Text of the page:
Movies play a powerful, if rarely recognized, role in how we understand urbanism, whether they are set in drivable suburban or walkable urban places. So in the run-up to the Academy Awards on March 2, it seems appropriate and mildly educational to present our entirely subjective list of the top 12 movies about urbanism.
We used three criteria to add a veneer of scholarly rigor to our rankings. First, the movies had to be popular, not obscure indie films. Second, the urban/suburban setting was an essential “character” in the film, even if a subtle one. Third, there are lessons to learn from the film about urbanism and its consequences on society, economics and the environment.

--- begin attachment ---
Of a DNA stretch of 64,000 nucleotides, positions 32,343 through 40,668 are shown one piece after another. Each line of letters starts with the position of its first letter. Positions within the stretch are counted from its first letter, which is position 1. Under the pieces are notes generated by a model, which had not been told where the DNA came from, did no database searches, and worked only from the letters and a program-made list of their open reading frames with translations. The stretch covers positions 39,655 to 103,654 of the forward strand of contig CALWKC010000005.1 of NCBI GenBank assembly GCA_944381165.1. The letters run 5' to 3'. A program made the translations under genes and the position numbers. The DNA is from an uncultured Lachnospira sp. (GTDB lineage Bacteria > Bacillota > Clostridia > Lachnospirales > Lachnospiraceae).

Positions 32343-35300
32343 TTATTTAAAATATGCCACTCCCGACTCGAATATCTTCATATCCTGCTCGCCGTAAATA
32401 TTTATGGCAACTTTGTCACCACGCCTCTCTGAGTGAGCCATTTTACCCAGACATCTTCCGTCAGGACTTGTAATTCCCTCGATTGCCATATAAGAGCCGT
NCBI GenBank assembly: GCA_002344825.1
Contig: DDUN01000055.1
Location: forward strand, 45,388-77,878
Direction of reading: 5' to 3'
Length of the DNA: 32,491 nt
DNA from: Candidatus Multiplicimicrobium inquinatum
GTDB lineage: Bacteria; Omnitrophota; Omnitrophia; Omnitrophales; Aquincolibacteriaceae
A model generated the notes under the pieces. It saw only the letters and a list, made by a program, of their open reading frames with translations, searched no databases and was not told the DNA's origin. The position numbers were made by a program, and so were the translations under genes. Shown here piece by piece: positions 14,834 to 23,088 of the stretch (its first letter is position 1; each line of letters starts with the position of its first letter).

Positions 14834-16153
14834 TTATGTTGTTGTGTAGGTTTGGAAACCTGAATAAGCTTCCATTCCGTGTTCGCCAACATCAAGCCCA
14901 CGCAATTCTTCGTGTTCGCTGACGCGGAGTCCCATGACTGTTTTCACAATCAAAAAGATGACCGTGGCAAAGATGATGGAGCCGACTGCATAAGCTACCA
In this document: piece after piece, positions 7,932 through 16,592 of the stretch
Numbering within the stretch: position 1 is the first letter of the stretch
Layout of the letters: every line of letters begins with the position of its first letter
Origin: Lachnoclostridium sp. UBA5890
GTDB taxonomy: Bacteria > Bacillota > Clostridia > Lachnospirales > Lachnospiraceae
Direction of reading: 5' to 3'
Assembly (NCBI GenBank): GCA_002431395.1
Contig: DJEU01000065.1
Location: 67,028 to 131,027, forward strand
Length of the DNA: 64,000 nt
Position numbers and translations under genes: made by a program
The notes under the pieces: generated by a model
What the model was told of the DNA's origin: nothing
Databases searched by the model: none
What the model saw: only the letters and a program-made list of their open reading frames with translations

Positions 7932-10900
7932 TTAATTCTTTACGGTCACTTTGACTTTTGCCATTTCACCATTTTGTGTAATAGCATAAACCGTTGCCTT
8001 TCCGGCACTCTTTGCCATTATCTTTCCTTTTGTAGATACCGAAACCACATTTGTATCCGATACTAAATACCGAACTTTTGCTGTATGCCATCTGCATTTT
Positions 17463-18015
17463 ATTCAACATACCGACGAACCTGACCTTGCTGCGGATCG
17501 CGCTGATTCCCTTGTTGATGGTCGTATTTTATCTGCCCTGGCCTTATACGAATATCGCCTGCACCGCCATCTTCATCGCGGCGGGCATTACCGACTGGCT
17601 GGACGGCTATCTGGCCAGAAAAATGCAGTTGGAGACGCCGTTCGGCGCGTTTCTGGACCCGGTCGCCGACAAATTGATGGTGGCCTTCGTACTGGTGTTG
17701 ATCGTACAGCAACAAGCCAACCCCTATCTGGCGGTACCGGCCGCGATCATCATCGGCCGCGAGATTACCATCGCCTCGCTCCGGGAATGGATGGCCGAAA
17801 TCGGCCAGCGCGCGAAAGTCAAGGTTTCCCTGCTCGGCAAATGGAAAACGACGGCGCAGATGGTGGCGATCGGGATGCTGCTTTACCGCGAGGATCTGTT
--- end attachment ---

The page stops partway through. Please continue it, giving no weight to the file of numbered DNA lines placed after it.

1. Back to the Future I & II. Steven Spielberg’s classic is our choice for the most important movie about urbanism — or more accurately, two movies from a series, as BTF III is worthless — since it shows two forms the built environment can take, walkable urban and drivable suburban, in three different time periods. The walkable urban form is dominant in 1955 downtown Hill Valley, an invented small California town centered on a grassy plaza. There is a vibrant town life with most jobs, shopping, school and houses within walking distance, though the car (and skateboard) integrates well into its character.